Measurement bias has been defined as a violation of measurement invariance. Potential violators—variables that possibly violate measurement invariance—can be investigated through restricted factor analysis (RFA). The purpose of the present paper is to investigate a Bayesian approach to estimate RFA models with interaction effects, in order to detect uniform and nonuniform measurement bias. Because modeling nonuniform bias requires an interaction term, it is more complicated than modeling uniform bias. The Bayesian approach seems especially suited for such complex models. In a simulation study we vary the type of bias (uniform, nonuniform), the type of violator (observed continuous, observed dichotomous, latent continuous), and the correlation between the trait and the violator (0.0, 0.5). For each condition, 100 sets of data are generated and analyzed. We examine the accuracy of the parameter estimates and the performance of two bias detection procedures, based on the DIC fit statistic, in Bayesian RFA. Results show that the accuracy of the estimated parameters is satisfactory. Bias detection rates are high in all conditions with an observed violator, and still satisfactory in all other conditions.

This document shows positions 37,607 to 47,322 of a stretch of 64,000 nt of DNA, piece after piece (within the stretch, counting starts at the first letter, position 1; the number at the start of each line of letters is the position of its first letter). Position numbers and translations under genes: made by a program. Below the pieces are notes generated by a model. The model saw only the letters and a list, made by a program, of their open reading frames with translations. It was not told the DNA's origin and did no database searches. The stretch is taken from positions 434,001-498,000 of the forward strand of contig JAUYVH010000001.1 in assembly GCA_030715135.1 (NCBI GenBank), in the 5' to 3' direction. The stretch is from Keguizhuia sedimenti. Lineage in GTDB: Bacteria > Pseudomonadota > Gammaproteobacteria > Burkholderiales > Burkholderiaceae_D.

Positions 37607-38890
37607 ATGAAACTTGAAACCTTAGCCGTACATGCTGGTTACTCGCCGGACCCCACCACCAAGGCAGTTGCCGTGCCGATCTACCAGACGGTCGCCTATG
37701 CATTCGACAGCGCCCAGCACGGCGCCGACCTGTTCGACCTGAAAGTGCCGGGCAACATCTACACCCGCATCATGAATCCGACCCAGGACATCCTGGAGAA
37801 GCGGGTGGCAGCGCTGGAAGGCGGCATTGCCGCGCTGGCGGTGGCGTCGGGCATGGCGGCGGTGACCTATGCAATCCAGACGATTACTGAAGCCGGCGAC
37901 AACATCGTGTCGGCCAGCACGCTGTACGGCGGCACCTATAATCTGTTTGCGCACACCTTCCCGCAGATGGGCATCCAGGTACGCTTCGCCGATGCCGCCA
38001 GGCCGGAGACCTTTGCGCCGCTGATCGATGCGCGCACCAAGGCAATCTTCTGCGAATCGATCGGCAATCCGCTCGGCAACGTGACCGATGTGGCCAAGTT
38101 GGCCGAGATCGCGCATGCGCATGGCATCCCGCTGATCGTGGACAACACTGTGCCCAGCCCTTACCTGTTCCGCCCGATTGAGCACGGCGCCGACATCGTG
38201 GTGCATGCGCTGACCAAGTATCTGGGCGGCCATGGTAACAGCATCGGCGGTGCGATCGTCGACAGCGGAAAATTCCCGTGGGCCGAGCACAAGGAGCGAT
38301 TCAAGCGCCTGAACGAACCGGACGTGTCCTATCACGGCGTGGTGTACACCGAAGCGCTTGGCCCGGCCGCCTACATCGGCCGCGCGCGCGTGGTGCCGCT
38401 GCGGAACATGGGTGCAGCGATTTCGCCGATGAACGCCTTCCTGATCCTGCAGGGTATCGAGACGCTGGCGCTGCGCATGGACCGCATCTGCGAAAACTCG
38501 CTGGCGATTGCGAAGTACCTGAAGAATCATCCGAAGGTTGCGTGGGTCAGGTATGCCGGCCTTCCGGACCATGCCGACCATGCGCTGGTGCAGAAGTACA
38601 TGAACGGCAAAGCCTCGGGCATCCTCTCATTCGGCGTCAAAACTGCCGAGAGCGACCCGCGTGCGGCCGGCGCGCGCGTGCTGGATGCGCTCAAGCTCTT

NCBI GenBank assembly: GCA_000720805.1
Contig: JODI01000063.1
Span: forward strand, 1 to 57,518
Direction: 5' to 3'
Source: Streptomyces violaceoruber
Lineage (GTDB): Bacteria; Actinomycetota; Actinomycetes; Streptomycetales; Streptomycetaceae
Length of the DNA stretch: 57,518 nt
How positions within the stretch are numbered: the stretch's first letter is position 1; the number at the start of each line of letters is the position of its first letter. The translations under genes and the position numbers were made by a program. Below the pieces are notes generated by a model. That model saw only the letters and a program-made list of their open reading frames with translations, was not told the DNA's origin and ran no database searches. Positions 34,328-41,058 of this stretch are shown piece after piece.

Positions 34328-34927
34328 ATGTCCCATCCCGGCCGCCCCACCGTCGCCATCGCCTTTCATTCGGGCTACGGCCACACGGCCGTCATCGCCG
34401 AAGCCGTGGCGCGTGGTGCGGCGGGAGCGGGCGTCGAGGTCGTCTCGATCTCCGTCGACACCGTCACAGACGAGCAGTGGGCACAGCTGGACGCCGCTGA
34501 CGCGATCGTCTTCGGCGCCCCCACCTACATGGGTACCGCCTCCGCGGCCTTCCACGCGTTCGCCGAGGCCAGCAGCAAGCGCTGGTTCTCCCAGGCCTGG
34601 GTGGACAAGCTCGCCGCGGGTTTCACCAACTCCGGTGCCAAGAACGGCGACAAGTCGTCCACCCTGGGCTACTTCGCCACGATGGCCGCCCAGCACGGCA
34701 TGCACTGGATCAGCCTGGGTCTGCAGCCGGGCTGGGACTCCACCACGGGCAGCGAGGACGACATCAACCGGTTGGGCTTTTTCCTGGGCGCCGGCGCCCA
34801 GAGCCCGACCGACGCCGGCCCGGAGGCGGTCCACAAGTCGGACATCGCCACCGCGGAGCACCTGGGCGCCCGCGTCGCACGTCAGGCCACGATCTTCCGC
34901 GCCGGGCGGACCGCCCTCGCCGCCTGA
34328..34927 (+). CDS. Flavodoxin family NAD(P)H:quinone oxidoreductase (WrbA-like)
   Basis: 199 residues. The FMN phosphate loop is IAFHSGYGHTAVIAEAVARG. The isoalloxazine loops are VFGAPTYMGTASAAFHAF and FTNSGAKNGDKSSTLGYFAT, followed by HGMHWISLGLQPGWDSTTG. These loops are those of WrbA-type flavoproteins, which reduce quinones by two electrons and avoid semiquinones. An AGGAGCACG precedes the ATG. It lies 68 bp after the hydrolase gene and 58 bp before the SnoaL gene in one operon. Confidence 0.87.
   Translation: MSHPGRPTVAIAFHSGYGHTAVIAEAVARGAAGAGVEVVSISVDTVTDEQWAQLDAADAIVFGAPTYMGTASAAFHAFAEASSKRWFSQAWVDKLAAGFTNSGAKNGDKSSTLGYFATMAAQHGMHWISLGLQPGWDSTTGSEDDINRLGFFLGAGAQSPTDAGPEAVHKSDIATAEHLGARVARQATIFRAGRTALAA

• Baron-Cohen, S., Murphy, L., Chakrabarti, B., Craig, I., Mallya, U., Lakatosova, S., Rehnstrom, K., Peltonen, L., Wheelwright, S., Allison, C., Fisher, S. E., & Warrier, V. (2014). A genome wide association study of mathematical ability reveals an association at chromosome 3q29, a locus associated with autism and learning difficulties: A preliminary study. PLoS One, 9(5): e96374. doi:10.1371/journal.pone.0096374.

    Abstract